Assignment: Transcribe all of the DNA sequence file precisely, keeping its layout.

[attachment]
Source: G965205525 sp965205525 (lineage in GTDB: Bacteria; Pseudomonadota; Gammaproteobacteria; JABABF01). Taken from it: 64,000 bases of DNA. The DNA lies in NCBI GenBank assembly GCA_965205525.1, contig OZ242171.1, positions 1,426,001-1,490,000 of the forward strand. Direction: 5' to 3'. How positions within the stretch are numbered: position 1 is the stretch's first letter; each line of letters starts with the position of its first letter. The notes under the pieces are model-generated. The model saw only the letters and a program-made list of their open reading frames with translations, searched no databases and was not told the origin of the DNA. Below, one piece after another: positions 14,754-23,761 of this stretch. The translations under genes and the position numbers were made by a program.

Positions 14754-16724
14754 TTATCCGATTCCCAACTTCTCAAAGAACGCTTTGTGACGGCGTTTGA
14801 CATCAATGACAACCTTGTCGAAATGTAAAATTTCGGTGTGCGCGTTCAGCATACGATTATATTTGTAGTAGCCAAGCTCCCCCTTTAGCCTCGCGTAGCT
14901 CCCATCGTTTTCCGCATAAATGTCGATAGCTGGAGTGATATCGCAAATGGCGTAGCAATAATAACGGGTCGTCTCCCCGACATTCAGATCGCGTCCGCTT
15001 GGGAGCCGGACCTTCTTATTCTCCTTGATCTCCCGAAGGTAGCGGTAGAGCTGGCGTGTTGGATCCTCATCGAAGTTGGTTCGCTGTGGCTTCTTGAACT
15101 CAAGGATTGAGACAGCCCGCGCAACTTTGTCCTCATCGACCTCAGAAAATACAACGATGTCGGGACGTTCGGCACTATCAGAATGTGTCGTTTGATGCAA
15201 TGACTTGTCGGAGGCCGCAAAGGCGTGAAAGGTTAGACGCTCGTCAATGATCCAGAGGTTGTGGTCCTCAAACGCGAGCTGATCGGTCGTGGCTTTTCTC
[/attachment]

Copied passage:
Source: G965205525 sp965205525 (lineage in GTDB: Bacteria; Pseudomonadota; Gammaproteobacteria; JABABF01). Taken from it: 64,000 bases of DNA. The DNA lies in NCBI GenBank assembly GCA_965205525.1, contig OZ242171.1, positions 1,426,001-1,490,000 of the forward strand. Direction: 5' to 3'. How positions within the stretch are numbered: position 1 is the stretch's first letter; each line of letters starts with the position of its first letter. The notes under the pieces are model-generated. The model saw only the letters and a program-made list of their open reading frames with translations, searched no databases and was not told the origin of the DNA. Below, one piece after another: positions 14,754-23,761 of this stretch. The translations under genes and the position numbers were made by a program.

Positions 14754-16724
14754 TTATCCGATTCCCAACTTCTCAAAGAACGCTTTGTGACGGCGTTTGA
14801 CATCAATGACAACCTTGTCGAAATGTAAAATTTCGGTGTGCGCGTTCAGCATACGATTATATTTGTAGTAGCCAAGCTCCCCCTTTAGCCTCGCGTAGCT
14901 CCCATCGTTTTCCGCATAAATGTCGATAGCTGGAGTGATATCGCAAATGGCGTAGCAATAATAACGGGTCGTCTCCCCGACATTCAGATCGCGTCCGCTT
15001 GGGAGCCGGACCTTCTTATTCTCCTTGATCTCCCGAAGGTAGCGGTAGAGCTGGCGTGTTGGATCCTCATCGAAGTTGGTTCGCTGTGGCTTCTTGAACT
15101 CAAGGATTGAGACAGCCCGCGCAACTTTGTCCTCATCGACCTCAGAAAATACAACGATGTCGGGACGTTCGGCACTATCAGAATGTGTCGTTTGATGCAA
15201 TGACTTGTCGGAGGCCGCAAAGGCGTGAAAGGTTAGACGCTCGTCAATGATCCAGAGGTTGTGGTCCTCAAACGCGAGCTGATCGGTCGTGGCTTTTCTC